10. God’s Political Cartoon
The dragon stood on the shore of the sea. And I saw a beast coming out of the sea. It had ten horns and seven heads, with ten crowns on its horns, and on each head a blasphemous name. The beast I saw resembled a leopard, but had feet like those of a bear and a mouth like that of a lion. The dragon gave the beast his power and his throne and great authority. One of the heads of the beast seemed to have had a fatal wound, but the fatal wound had been healed. The whole world was filled with wonder and followed the beast. People worshiped the dragon because he had given authority to the beast, and they also worshiped the beast and asked, “Who is like the beast? Who can wage war against it?”
The beast was given a mouth to utter proud words and blasphemies and to exercise its authority for forty-two months. It opened its mouth to blaspheme God, and to slander his name and his dwelling place and those who live in heaven. It was given power to wage war against God’s holy people and to conquer them. And it was given authority over every tribe, people, language and nation. All inhabitants of the earth will worship the beast—all whose names have not been written in the Lamb’s book of life, the Lamb who was slain from the creation of the world.
Whoever has ears, let them hear.
“If anyone is to go into captivity,
into captivity they will go.
If anyone is to be killed with the sword,
with the sword they will be killed.”
This calls for patient endurance and faithfulness on the part of God’s people.
Then I saw a second beast, coming out of the earth. It had two horns like a lamb, but it spoke like a dragon. It exercised all the authority of the first beast on its behalf, and made the earth and its inhabitants worship the first beast, whose fatal wound had been healed. And it performed great signs, even causing fire to come down from heaven to the earth in full view of the people. Because of the signs it was given power to perform on behalf of the first beast, it deceived the inhabitants of the earth. It ordered them to set up an image in honor of the beast who was wounded by the sword and yet lived. The second beast was given power to give breath to the image of the first beast, so that the image could speak and cause all who refused to worship the image to be killed. It also forced all people, great and small, rich and poor, free and slave, to receive a mark on their right hands or on their foreheads, so that they could not buy or sell unless they had the mark, which is the name of the beast or the number of its name.
This calls for wisdom. Let the person who has insight calculate the number of the beast, for it is the number of a man. That number is 666.
Ever had a bizarre dream that you just couldn’t shake? I had precisely one of those kinds of dreams in late 2016 when I preached through Revelation for the first time.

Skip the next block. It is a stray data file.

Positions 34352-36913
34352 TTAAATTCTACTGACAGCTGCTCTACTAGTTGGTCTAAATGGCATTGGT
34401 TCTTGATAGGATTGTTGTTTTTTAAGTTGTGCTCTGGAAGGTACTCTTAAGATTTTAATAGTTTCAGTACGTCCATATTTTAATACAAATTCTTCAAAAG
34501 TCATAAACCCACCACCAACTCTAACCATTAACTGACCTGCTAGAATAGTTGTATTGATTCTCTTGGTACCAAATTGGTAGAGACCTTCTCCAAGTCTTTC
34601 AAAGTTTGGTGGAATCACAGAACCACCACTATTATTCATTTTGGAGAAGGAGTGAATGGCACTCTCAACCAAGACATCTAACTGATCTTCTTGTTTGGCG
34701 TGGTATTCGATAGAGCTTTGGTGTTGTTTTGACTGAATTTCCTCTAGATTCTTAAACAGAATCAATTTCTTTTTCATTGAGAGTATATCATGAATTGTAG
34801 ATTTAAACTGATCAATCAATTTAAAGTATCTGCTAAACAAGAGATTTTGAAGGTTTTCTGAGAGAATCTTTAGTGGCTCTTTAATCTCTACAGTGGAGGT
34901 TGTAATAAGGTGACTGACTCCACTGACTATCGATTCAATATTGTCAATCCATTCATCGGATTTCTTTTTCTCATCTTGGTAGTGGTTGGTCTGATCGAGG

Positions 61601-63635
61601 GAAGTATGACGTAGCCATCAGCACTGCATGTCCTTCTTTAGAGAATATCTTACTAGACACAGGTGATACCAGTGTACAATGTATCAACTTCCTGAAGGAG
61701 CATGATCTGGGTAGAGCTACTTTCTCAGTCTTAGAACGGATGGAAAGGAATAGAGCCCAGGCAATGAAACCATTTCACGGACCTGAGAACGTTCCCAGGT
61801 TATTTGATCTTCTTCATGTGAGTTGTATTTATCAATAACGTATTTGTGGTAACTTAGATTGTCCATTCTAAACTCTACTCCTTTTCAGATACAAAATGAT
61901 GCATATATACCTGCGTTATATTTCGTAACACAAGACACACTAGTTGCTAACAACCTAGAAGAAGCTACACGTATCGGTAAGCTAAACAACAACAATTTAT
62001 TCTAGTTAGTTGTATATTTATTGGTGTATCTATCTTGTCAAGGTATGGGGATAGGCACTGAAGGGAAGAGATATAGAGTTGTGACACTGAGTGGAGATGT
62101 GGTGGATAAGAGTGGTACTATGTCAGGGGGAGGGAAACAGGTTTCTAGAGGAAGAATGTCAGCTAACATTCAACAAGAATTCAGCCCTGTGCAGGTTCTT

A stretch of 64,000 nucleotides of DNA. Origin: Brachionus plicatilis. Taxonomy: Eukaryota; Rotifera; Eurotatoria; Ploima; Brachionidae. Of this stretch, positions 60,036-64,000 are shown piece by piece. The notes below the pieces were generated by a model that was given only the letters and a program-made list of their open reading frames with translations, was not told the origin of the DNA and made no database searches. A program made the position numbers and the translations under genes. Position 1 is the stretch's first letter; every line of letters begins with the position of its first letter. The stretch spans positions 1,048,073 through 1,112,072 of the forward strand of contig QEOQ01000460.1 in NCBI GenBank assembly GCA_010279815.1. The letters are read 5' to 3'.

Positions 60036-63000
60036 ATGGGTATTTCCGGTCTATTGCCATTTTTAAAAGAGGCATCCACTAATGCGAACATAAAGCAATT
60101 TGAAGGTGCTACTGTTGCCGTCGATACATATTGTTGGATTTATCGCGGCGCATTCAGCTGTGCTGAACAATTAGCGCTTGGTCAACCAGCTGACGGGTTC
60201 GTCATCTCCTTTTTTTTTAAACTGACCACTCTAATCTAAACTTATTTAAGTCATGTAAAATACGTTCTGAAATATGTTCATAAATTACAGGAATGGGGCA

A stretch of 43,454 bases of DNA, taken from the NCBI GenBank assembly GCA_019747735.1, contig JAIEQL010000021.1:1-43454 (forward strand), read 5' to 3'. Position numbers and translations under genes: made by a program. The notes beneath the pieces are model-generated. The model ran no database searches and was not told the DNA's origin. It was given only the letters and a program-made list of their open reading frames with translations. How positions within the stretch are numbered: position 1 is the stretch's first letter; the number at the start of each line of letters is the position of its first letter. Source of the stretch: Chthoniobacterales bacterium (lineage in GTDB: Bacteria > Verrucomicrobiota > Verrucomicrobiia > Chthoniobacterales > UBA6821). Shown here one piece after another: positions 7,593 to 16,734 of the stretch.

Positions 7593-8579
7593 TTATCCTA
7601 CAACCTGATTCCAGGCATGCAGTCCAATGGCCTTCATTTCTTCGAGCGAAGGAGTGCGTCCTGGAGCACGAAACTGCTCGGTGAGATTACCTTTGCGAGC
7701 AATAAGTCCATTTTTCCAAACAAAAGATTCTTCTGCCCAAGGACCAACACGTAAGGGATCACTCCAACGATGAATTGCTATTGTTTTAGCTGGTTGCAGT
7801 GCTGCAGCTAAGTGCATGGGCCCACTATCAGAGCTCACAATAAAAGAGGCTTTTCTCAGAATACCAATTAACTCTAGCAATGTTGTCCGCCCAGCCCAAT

In my vision at night, I saw a great beast with white tusks and a grey trunk… a beast like an elephant. Except this beast was standing like a man. Stars girded its waist; Its front feet readied for battle.
Then I looked and saw another great beast with terrible hooves and long ears brown ears. Almost like a donkey. It too stood like a man… like a gladiator ready for battle. Its waist was painted with white and crimson stripes.
These two terrible beasts approached each other, their faces touching, their eyes fixed on each other, their ferocity terrible. They bore bruises and wore wounds from their endless conflict. But—and this calls for wisdom—somehow I knew they were readying themselves for another brutal brawl.
When I woke from my dream, I sketched out what I saw so that I could remember the details. I include the sketch below so that you too, dear reader, can see the strange:
Alright, you caught me.
I didn’t draw this picture, and
I didn’t dream that dream.
The impact of this cartoon on the world in late 2016 remains certifiable. Most of us know what this particular kind of cartoons called:
A political cartoon.
Sometimes we see these online or in a magazine or newspaper.
Stop and see the strangeness of the image: the intensity, the beasts, the symbolic clothing, the lack of an explanation. This “vision” would be really hard to understand if you didn’t know much about the social, cultural, and political landscape of the United States.
But precisely because most of us DO know about our wider culture, we automatically understand this strange vision. Most adults in America are familiar with the Republican and Democratic parties. Most of us know that these two political parties are often collectively represented as an elephant and a donkey. Most of us recognize that stars and stripes are symbolic, patriotic emblems of the United States. And we resonate with the intensity of a boxing match as an appropriate analogy for an election.